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Ethnographic Film

Jay Ruby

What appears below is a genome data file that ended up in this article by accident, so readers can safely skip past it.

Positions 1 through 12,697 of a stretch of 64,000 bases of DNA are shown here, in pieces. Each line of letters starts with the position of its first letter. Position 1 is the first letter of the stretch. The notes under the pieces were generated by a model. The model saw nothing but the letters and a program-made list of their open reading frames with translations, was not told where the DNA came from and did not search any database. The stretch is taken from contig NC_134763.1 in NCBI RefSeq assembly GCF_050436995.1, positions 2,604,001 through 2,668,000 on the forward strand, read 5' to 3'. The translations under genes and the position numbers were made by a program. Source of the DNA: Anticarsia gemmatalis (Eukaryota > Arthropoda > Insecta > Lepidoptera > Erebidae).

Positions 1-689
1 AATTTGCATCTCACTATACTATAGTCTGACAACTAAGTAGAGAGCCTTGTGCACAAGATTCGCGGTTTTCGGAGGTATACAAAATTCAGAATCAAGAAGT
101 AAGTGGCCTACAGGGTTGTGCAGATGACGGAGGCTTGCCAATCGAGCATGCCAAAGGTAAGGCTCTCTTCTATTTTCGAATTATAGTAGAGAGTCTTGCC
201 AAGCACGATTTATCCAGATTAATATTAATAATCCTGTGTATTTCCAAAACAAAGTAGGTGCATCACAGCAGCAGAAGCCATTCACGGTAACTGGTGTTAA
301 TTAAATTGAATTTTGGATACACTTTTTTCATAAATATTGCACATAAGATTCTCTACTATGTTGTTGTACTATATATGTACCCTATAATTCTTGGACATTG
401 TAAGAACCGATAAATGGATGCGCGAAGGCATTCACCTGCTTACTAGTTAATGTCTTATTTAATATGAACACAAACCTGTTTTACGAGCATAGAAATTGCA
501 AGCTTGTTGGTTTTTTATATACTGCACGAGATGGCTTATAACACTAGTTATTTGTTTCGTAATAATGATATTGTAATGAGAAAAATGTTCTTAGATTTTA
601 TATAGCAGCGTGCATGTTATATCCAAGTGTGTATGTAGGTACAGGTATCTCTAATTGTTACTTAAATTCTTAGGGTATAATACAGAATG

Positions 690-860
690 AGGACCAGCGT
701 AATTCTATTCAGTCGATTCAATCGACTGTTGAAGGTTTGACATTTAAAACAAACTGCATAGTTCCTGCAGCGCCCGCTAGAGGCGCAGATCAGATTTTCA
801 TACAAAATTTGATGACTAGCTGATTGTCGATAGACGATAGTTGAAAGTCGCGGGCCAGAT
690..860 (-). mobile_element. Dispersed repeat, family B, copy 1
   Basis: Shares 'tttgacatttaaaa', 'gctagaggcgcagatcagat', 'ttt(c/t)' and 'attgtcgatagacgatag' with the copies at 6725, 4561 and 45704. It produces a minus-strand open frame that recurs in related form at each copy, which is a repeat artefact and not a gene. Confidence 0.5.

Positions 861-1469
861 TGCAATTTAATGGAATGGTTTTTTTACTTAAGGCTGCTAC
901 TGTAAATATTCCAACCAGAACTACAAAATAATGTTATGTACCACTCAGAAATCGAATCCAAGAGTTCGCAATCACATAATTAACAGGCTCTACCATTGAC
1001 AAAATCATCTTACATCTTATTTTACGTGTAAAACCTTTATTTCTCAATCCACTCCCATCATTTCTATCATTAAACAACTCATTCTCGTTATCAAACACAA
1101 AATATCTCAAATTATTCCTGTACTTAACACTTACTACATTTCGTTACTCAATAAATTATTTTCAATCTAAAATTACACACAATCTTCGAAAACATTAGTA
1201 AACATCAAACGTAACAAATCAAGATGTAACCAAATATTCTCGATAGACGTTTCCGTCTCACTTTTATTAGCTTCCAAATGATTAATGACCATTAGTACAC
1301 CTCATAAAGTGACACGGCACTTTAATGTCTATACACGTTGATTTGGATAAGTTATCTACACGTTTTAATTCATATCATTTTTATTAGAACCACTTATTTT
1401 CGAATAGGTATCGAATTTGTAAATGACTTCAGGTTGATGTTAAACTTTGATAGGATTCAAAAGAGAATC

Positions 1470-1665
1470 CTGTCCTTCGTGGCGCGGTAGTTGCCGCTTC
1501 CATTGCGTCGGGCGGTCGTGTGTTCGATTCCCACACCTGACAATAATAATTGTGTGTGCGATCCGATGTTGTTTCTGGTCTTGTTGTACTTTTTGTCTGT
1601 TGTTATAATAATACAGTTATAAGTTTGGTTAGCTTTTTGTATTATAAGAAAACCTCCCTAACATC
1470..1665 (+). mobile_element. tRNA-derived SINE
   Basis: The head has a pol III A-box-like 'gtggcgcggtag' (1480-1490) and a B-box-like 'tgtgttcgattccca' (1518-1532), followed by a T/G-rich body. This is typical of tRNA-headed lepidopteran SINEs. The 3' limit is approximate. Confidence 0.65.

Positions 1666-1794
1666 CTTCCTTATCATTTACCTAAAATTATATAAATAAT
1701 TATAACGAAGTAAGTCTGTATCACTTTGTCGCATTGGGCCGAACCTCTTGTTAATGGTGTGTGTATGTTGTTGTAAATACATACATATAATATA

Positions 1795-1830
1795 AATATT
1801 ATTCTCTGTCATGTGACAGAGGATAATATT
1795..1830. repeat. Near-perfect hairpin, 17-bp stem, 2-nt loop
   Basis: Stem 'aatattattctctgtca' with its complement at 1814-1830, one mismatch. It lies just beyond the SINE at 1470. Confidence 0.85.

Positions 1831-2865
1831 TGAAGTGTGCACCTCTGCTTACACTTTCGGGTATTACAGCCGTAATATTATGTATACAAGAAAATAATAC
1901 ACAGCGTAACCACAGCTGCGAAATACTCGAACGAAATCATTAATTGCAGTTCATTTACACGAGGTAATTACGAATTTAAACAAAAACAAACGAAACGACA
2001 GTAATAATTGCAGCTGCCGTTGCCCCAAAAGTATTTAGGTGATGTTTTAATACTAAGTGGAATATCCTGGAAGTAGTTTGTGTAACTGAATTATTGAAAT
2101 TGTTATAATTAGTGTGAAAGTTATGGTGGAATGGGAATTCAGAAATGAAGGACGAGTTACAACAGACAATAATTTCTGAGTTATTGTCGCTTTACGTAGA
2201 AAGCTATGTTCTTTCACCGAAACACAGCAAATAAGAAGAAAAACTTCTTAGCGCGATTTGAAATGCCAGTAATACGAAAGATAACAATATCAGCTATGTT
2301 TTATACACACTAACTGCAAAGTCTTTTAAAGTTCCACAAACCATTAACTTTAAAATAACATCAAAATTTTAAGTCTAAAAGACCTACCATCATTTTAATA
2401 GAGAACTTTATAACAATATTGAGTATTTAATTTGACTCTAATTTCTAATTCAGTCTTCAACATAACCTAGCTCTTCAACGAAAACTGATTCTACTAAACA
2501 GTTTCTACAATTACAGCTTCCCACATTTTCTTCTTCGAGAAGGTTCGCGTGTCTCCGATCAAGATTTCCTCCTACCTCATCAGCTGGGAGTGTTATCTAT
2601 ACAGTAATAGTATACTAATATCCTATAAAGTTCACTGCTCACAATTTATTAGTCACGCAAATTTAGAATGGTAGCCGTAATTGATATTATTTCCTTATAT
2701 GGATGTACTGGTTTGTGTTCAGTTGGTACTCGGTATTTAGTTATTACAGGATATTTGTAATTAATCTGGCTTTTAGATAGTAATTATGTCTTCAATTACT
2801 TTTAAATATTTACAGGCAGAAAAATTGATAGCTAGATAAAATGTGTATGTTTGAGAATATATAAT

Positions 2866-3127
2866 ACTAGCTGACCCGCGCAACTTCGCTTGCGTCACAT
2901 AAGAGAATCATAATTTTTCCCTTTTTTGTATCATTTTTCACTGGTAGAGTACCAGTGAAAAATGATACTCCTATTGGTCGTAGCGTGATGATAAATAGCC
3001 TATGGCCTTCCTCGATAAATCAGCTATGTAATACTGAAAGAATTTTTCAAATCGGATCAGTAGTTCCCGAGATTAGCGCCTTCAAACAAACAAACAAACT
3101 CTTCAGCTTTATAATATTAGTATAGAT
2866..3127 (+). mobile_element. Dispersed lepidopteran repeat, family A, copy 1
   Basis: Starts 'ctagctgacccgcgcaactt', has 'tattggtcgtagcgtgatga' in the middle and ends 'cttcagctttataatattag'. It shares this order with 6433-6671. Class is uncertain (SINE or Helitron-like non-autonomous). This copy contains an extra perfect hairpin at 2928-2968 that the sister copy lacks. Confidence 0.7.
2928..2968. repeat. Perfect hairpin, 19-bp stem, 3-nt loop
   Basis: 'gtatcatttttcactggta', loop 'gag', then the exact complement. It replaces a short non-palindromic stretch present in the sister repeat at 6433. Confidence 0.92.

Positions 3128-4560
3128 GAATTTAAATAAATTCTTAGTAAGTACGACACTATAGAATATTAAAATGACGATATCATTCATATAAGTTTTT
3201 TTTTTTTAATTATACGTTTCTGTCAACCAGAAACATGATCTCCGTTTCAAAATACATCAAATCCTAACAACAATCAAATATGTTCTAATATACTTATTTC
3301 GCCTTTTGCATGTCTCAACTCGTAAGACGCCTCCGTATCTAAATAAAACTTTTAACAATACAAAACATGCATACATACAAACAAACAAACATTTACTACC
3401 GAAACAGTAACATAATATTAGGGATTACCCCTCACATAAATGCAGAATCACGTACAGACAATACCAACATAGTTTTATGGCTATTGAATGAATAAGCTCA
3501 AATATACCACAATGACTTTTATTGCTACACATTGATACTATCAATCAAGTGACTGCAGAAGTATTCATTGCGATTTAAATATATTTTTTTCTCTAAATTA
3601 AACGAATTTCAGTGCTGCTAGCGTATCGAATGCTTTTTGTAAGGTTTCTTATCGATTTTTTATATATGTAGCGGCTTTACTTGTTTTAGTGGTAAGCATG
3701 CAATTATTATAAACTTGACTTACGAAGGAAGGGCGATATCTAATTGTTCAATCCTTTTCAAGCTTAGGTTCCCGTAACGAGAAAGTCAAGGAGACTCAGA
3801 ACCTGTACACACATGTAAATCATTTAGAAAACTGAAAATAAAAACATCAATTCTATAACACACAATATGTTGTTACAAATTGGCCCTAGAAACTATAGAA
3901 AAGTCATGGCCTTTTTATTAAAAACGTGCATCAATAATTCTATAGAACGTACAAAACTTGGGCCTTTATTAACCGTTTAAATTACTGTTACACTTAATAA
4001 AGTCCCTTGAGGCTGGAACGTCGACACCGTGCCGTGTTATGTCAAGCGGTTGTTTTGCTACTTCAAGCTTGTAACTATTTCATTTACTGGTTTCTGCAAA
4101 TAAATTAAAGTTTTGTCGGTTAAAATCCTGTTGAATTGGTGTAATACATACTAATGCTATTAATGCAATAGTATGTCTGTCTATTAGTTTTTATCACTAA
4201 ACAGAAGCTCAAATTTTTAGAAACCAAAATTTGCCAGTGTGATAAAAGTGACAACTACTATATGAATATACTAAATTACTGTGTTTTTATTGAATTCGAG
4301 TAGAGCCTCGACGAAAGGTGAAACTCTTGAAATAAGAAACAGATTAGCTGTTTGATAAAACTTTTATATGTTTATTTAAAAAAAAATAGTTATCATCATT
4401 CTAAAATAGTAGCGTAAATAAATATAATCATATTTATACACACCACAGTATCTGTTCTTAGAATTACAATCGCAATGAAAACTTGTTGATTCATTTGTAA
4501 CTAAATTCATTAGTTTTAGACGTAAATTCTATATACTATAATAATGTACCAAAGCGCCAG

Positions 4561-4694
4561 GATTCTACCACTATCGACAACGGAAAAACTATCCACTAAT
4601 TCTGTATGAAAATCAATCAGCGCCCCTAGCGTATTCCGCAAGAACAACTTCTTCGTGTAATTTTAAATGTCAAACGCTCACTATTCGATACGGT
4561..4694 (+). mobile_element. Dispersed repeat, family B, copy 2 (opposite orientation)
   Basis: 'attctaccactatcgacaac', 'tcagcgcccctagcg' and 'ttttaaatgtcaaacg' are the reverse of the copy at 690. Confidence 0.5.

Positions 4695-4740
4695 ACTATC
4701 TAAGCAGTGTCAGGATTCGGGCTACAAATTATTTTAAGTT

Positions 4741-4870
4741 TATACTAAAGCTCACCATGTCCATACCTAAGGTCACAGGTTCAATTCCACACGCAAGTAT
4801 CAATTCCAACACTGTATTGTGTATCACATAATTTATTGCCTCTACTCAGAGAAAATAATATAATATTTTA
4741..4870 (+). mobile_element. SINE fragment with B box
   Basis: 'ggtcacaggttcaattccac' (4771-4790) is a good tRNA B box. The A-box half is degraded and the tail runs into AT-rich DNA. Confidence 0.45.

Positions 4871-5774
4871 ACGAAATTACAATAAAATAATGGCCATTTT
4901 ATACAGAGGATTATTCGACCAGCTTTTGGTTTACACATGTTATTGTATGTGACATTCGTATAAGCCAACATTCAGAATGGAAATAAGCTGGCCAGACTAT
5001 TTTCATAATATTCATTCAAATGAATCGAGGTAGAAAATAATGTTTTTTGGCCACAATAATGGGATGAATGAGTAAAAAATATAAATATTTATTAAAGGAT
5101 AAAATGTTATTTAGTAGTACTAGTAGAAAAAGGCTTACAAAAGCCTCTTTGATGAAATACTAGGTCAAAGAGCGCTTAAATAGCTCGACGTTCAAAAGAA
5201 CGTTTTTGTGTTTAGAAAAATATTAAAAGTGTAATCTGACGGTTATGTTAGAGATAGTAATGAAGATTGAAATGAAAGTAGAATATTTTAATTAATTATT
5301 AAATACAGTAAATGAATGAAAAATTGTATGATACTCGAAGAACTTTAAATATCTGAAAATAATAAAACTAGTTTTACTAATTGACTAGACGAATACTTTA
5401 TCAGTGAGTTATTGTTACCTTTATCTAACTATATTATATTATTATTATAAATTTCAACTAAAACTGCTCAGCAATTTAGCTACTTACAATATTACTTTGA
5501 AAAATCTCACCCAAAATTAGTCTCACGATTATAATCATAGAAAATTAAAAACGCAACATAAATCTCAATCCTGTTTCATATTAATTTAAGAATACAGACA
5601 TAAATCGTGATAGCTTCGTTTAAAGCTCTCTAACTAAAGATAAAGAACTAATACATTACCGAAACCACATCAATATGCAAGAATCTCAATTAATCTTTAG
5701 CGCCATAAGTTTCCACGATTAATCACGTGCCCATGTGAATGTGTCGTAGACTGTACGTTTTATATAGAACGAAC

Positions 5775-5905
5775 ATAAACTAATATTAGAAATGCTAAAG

It is commonly assumed that an ethnographic film is any documentary about nonwestern cultures. There is scholarly debate about its parameters. Some suggest all film is ethnographic ( Heider 1976 ), while others restrict the term to films produced by anthropologists ( Ruby 2000 ). There are no up-to-date histories of ethnographic film. The scholarly literature in the field is concerned with assumed dilemmas between science and art; questions of →  accuracy , fairness, and objectivity (→  Objectivity in Reporting ); the relationship between written and visual anthropology; and collaborations between filmmakers and anthropologists (see Banks & Morphy 1997 ; Crawford & Turton 1992 ; De Heusch 1962/1988 ; MacDougall 1998 ; and the journals Visual Anthropology and Visual Anthropology Review ). The common definition will guide the discussion that follows. The earliest ethnographic films were the Lumiére Brothers' “actualities,” one-reel, single-take episodes of human behavior, such as “Leaving the Lumière Factory” (1895). Among the first anthropologists to produce researchable footage was Felix-Louis Regnault, who proposed, in 1900, that all museums should collect “moving artifacts” for study and exhibit. Scholars, explorers, missionaries, and colonial administrators often made footage for research and public display. However, the crude technology, lack of familiarity with ... log in or subscribe to read full text

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